Choosing the right antenna connector is crucial for building wireless systems that operate optimally. These interfaces between antennas and equipment must maintain proper impedance matching while withstand mechanical rigors. This guide provides an in-depth look at major connector types to consider for your specific application.

Antennas and antenna connectors have been an integral part of radio communication systems since the early 20th century…

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Antenna connectors serve the vital purpose of attaching antennas to transmitters, receivers…

Common Antenna Connector Types

Several major styles of antenna connectors have been designed over the years to suit various frequency ranges, power levels, and use cases…

SMA Connectors

Overview paragraph…

Key Characteristics:

  • Impedance: 50 ohms
  • Frequency range: DC to 18 GHz
  • Power handling: Up to 1 W
  • Voltage rating: Up to 500V
  • Coupling mechanism: Intermating thread and shell
  • Weight: 0.07 oz (2 g)
  • Temperature range: -65°C to +165°C

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Typical Failure Modes:

  • Loosening due to vibration
  • Broken center pin
  • Moisture ingress through poor seals

N-Type Connectors

Overview paragraph…

Additional characteristic details

Typical Applications:

  • Broadcast radio and antenna masts
  • 4G/LTE broadband mobile infrastructure
  • Satellite communication networks
  • Wireless internet service provider (WISP) links


  • Gold plated pins resist corrosion
  • Compatible adapters available


  • Bulky for compact devices
  • Costly for high volume manufacturing

Images showing real world installations

N-type connectors in base station antenna

N-Type connectors used to interface antennas in cellular base station.

TNC Connectors

Overview paragraph..

Key Characteristics:

Additional rows…


  • Excellent noise rejection
  • Easy solder termination


  • Not ideal for rapid prototyping

TNC connectors in drone antenna

TNC connectors outfitted on custom drone antenna system.

FME Connectors

Overview paragraph…

Typical Applications:

  • Analog and digital radio links
  • Remote site connectivity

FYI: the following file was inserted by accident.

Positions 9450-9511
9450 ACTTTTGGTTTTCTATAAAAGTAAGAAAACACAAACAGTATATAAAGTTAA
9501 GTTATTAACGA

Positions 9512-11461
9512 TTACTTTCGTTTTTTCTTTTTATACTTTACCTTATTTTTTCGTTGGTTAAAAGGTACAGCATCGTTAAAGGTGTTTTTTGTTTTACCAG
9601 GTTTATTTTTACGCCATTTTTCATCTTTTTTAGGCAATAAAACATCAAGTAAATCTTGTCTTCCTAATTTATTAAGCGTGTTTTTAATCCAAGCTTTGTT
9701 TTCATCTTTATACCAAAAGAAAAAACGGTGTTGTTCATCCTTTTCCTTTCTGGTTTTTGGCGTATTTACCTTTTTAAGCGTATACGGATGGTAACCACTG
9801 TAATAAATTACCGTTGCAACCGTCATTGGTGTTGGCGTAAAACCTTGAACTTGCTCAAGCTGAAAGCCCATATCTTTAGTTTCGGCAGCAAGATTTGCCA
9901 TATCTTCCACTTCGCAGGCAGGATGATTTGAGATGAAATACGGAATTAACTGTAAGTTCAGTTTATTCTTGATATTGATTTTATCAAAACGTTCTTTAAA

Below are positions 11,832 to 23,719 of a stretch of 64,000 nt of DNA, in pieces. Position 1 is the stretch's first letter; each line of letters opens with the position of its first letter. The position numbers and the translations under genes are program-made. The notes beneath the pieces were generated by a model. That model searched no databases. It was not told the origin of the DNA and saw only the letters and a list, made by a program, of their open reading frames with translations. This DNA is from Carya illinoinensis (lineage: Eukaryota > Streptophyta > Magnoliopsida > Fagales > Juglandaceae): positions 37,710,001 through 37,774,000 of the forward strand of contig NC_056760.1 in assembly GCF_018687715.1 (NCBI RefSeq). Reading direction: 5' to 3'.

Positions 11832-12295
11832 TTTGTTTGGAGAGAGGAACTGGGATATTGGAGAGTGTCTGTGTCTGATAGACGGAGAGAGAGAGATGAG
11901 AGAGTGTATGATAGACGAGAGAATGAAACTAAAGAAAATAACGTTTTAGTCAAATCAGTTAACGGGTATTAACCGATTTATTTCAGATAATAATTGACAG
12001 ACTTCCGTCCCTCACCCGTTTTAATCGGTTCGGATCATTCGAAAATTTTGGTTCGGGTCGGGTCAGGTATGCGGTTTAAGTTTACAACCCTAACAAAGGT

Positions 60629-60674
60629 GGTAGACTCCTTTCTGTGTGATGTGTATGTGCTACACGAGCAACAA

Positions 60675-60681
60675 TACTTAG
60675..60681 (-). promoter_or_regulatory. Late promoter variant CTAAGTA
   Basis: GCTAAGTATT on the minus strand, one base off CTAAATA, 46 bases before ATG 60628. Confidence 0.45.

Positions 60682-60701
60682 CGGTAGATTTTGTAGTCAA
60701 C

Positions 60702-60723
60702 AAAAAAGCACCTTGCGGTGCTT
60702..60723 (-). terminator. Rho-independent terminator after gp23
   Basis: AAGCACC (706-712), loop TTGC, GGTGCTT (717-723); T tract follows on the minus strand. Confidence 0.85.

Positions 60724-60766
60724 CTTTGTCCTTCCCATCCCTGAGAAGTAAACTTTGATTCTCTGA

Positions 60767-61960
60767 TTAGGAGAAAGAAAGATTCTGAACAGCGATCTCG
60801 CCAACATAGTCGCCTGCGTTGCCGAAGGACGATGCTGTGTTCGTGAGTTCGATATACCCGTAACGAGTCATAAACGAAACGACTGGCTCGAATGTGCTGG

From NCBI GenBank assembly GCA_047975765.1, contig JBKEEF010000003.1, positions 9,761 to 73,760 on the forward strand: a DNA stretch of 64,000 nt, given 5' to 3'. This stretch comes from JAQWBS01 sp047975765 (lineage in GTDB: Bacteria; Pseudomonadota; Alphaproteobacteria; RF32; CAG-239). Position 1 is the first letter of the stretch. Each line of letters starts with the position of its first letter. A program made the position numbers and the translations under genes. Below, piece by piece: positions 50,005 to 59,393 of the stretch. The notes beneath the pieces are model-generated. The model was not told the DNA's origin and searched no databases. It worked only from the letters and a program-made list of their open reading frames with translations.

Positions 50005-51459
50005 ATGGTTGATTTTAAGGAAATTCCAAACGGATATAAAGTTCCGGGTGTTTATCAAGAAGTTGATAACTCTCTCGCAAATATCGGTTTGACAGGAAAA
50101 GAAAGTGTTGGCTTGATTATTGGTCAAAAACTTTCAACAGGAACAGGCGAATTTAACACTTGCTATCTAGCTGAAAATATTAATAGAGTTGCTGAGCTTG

• Structural health monitoring
  • Retail store POS and inventory systems


  • UV resistant polymer insulation


  • Lower frequency support than SMA
  • Small contact area prone to failure

MMCX Connectors

Additional applications…


  • Allows 360° rotation


  • Not designed for frequent mating cycles

U.FL Connectors

U.FL Interfaces…

application examples


  • Care required when routing cables
  • Avoid perpendicular pressure to avoid damaging interface

Connector Comparison

ConnectorImpedanceFrequency RangePower HandlingCost Per Unit
SMA50 ohmsDC – 18 GHzLow$2-10
N-type50 or 75 ohmsDC – 11 GHzVery high$5-25
TNC50 or 75 ohmsDC – 11 GHzModerate$3-15

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Additional recommendations with product examples…

Wi-Fi and Bluetooth applications under 1 GHz are often well served by simple, inexpensive SMA connectors supporting up to 1 watt:

Higher frequency point-to-point backhaul radios transmitting data miles between base stations utilize ruggedized N Type connectors to maintain alignment in outdoor installations:

Emerging trends paragraph…

“The antenna connector space is rapidly evolving as new radio technologies emerge demanding increased data rates and bandwidth,” says Paul Syzdek, Product Manager at Amphenol RF. “We’re innovating next-gen connector solutions addressing size constraints while delivering reliability over wider temperature ranges.”

Syzdek sees expanded adoption of micro and nano connectors using precision manufacturing processes as more wireless functionality gets embedded into mobile devices. Their extreme compact dimensions with excellent electrical performance suit the ever shrinking footprint of electronics.

As the last physical interface before electromagnetic waves radiate through the air, ensuring connectors withstand harsh environments will remain essential. Companies like Rosenberger provide robust antenna connectors purpose-built for automotive sensors and communication modules placed in bumpers, doors, and windshields. They must survive years of -40° C winters and +125° C under-hood heat.

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